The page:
Home » “WTF” Coaster of the Month – Eejanaika

    “WTF” Coaster of the Month – Eejanaika

    Eejanaika at Fuji-Q

    This month’s WTF Coaster of the Month isn’t exactly a hidden gem. This ride is not underrated and certainly not unknown. Regardless, Fuji-Q Highland’s 4th Dimension coaster Eejanaika is certainly a head scratcher and stomach turner. 

    Eejanaika, named after a phrase loosely translated from Japanese to “ain’t it great,” is certainly…great. 4th Dimension coasters are few and far between — there are only three of these creations in the world: one in America, one in China, and one in Japan — and for good reason. These coasters are complicated, complex, and difficult to maintain. 4th Dimension coasters have a lot of moving parts, the rider being one of them. Though 4th Dimension coasters may appear similar in style to a Bolliger and Mabillard Wing Coaster (like Gatekeeper at Cedar Point or Thunderbird at Holiday World), they are far more intense. Here’s why: while both Wing Coasters and 4th Dimension coasters suspend riders on either side of the track, 4th Dimension coasters feature seating mechanisms that spin independently from the ride. This means that, while navigating the already thrilling layout of this coaster, riders lurch and sway with the movements of the ride, making for a deliriously dizzying experience.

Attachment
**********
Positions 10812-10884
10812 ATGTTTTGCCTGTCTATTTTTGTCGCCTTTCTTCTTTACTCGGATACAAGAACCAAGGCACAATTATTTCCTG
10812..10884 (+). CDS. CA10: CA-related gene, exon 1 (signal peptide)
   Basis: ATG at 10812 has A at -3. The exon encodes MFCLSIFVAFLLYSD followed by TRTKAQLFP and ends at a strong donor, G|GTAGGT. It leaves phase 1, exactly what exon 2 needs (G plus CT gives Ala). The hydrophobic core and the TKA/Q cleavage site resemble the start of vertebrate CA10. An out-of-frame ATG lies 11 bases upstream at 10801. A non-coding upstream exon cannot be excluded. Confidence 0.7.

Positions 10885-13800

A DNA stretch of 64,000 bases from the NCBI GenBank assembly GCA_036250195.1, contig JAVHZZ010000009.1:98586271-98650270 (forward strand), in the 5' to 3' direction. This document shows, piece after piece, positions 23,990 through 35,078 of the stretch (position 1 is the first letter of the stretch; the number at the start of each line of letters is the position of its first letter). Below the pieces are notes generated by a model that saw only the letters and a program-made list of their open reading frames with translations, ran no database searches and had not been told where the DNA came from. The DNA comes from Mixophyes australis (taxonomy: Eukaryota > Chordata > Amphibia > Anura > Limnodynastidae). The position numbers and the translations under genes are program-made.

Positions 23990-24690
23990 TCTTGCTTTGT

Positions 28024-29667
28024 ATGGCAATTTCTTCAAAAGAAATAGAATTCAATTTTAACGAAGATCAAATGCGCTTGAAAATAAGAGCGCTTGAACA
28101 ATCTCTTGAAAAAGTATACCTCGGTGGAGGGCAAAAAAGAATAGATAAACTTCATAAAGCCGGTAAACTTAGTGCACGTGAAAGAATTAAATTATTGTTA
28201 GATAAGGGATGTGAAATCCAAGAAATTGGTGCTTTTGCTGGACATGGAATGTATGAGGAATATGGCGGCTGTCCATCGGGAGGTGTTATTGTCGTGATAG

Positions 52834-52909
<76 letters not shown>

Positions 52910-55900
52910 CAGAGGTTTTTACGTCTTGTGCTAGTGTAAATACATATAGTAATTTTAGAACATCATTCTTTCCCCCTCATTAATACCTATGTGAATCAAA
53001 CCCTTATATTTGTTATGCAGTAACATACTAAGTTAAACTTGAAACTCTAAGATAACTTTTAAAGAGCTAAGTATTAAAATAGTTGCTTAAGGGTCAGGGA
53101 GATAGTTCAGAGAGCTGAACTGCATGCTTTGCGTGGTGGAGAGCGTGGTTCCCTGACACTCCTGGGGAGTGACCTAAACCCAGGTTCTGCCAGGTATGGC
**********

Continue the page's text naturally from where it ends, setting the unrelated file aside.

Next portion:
Eejanaika's first drop
    Image: Fuji-Q Highland

    While the “official” holder of the record for the most inversions on a coaster in the world is quite famously The Smiler at Alton Towers (which is a “WTF” Coaster in its own right) with 14 inversions, X2 technically ties with 14 inversions. The problem? Only three of those are official inversions, AKA, track-based inversions you’d see on a standard coaster. The rest come from the seats’ independent spinning, which is technically controlled, contrary to the heavily-cloned Intamin ZacSpin and S&S Free Spin models, which can spin differently on each ride.

    An S&S Free Spin mid-ride
    Image: S&S

    The lift hill on Eejanaika, for example, brings riders to the apex with their backs faced toward the station. This means riders haven’t a clue of how close they are to the drop. Then, the seats shift, and the meticulously-designed trains force riders to plummet straight down, faces pointed at the descent. Then, just as riders think they may collide with the concrete below, the train’s seats rotate toward the ground to face the sky once more as Eejanaika traverses its now-iconic Raven Turn.

    Alan Schilke, one of the most prominent minds behind behemoth coaster empire Rocky Mountain Construction, designed this coaster in the mid-aughts after designing a very similar coaster stateside. X2, another 4th Dimension coaster semi-infamous as the nail in Arrow Dynamic’s proverbial coffin, was the predecessor to Eejanaika in design and theory, fixing every kink and complaint for the Japanese park. 

    Fuji-Q Highland's skyline
    Image: Fuji-Q Highland

    This ride’s location doesn’t hurt either, facing off Mount Fuji as if in a battle of bravado. If you ever make it out to Fuji-Q Highland, be sure to check out this iconic “WTF” Coaster.